DOWNTOWN LOS ANGELES - On June 4, 2010, Brian Alexik went to jail a purported criminal mastermind and suspected terrorist. Facing up to 18 years in prison for drug, gun and counterfeiting charges, Alexik opted to represent himself in court.
On Friday, Sept. 23, after fighting his case for 470 days - a self-taught lawyer in a blue prison jumpsuit - Alexik became a free man, albeit one with a suspended sentence and on probation.
Alexik's case was nearing a jury trial when he pled guilty to five felony charges: possession for sale of cocaine and methamphetamine; possession of "concentrated cannabis"; possession for sale of a controlled substance while armed; and forgery, for faking U.S. currency. Charges for possession for sale of heroin, crack and marijuana were dropped. So were two gun charges.
Judge Patricia Schnegg gave Alexik a suspended seven-year prison sentence, with five years probation, said District Attorney spokeswoman Jane Robison. Any future violation would result in prison time, Robison said.
Deputy District Atty. Ronald Goudy, who prosecuted the case for the state, declined to comment. In an email, Robison said, "We'll let the court record of the defendant's plea speak for itself."
In a drawn-out legal battle, prosecutors repeatedly stated their readiness for trial. Alexik consistently delayed a trial by filing a hailstorm of motions, usually to obtain discovery and other evidence. He sought to prove that the police search of his Downtown apartment on April 19, 2010, was illegal.
Private investigator Elizabeth Ann Archer, a member of L.A. Superior Court's appointed panel of licensed investigators, was assigned to Alexik's case. A 30-year veteran in her field, Archer works primarily with criminal defendants, many of them "pro pers," or people representing themselves. Archer served witnesses and collected sworn statements on behalf of Alexik. She described him as the most impressive defendant she has encountered in her career.
"He beat the system," Archer said. "I think the District Attorney knew that Brian basically had won his own case, but there was no way they were going to give in to him and let him get away with it, with beating them."
Breaking Down the Door
Alexik's plight began when police responded to a purported gas smell that a neighbor claimed was coming from his apartment. By the time they broke down the door of his penthouse unit in the Reserve Lofts at 409 W. Olympic Blvd., Alexik, who had rented the apartment under the pseudonym Ken Shurin, had fled down a fire escape. He was a fugitive for nearly two months before police tracked him to his girlfriend's apartment at the American Hotel in the Arts District. He surrendered peacefully.
In court, he questioned the smell that brought authorities to his door. A neighbor in the Reserve Lofts testified in a preliminary hearing that she smelled gasoline, and suspected it was from a gas-powered electric generator. The building had by that time cut off Alexik's electricity because he had stopped paying rent and utility bills (management was also in the process of evicting him). Authorities, however, never found a generator, or identified a source of the fumes.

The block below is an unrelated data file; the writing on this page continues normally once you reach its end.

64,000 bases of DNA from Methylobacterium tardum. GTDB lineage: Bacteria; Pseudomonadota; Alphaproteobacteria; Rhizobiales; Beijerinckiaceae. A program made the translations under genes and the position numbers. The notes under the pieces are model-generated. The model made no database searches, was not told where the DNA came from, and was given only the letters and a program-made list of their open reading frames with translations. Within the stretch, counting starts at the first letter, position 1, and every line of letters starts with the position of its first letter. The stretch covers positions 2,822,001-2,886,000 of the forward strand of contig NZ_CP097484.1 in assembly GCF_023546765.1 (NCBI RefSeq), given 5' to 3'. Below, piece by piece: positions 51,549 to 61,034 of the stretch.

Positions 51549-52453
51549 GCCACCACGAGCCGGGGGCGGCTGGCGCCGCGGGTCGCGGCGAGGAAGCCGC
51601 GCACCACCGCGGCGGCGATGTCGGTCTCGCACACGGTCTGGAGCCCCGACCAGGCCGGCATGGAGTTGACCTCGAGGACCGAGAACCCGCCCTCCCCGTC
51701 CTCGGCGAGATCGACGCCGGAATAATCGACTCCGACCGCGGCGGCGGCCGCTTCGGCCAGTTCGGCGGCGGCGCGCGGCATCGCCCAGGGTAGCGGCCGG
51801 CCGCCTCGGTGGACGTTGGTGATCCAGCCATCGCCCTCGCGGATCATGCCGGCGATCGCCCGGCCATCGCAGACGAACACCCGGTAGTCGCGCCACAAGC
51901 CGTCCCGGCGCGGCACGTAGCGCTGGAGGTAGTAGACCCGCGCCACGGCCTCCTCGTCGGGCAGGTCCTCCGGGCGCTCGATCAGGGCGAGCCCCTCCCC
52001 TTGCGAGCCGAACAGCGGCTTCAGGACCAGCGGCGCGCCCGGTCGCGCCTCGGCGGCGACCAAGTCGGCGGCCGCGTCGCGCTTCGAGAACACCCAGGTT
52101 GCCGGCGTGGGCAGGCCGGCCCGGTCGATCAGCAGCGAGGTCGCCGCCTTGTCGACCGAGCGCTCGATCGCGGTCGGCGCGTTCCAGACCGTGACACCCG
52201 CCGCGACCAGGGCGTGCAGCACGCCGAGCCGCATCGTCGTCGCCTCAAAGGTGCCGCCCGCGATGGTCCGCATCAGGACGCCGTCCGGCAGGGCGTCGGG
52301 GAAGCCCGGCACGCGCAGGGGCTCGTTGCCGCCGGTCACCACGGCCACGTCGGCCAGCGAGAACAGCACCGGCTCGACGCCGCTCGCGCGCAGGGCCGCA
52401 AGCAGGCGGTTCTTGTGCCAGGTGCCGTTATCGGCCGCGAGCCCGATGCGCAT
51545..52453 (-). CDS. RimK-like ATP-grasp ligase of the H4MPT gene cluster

Alexik further argued that LAPD and Secret Service officials searched his apartment before obtaining a warrant. Time stamps on the LAPD's crime scene photos indicated that they were snapped hours before 4 a.m., when a warrant was officially obtained. One of the LAPD pictures showed a projected, illuminated sign on the nearby J Restaurant and Lounge. Restaurant representatives later provided a sworn statement that the projection automatically shuts off at 2 a.m.
Alexik also attacked the search warrant, which was obtained in part by citing the presence in the apartment of a loaded, illegal weapon. Two court-registered firearms experts confirmed that that weapon, an SKS rifle, was legal and that it had been rendered impossible to load.
Last November, Superior Court Judge Samuel Mayerson acknowledged that police made some mistakes in the search; one officer moved weapons and other evidence that he observed in plain site, and a detective walked through the apartment without a warrant. But ultimately Mayerson said that circumstances such as the gas odor led police to reasonably suspect danger, and he upheld the probable cause.
As part of his plea deal, Alexik waived his right to appeal Mayerson's decision, Alexik said.
Alexik was released on a Friday. He was back at the Clara Shortridge Foltz Criminal Justice Center in Downtown the following Monday, this time as a civilian observer, to take in a hearing involving a friend he met in jail.
On Tuesday, he was working with Archer, his private investigator. She is now paying him for help on private-eye work.
"Because of Brian's intelligence and the brilliant way that he can work on a computer, I thought to myself, you can't really have a felon working for you doing what I do, but there was no harm in letting him locate people and find little things out for me," Archer said.
Asked about the counterfeiting operation, Alexik claims he did it just to take on the challenge, and to occupy his mind while getting over a bad break-up.
"Hobby," he said.
In the past, Alexik worked as a computer programmer, designing and selling software. He also sold drugs.
He said he always picked up new hobbies that married his affinity for making things with his personal and sometimes political interests. He took up mosaic tiling, and after honing his skills for a couple years, tiled a replica of the CIA seal.
Making phony bills was just another project, he said.
"I know it sounds crazy, but I like a challenge," he said. "I didn't do it to hurt anyone. I did it to do it."
Contact Ryan Vaillancourt at email@example.com.
©Los Angeles Downtown News.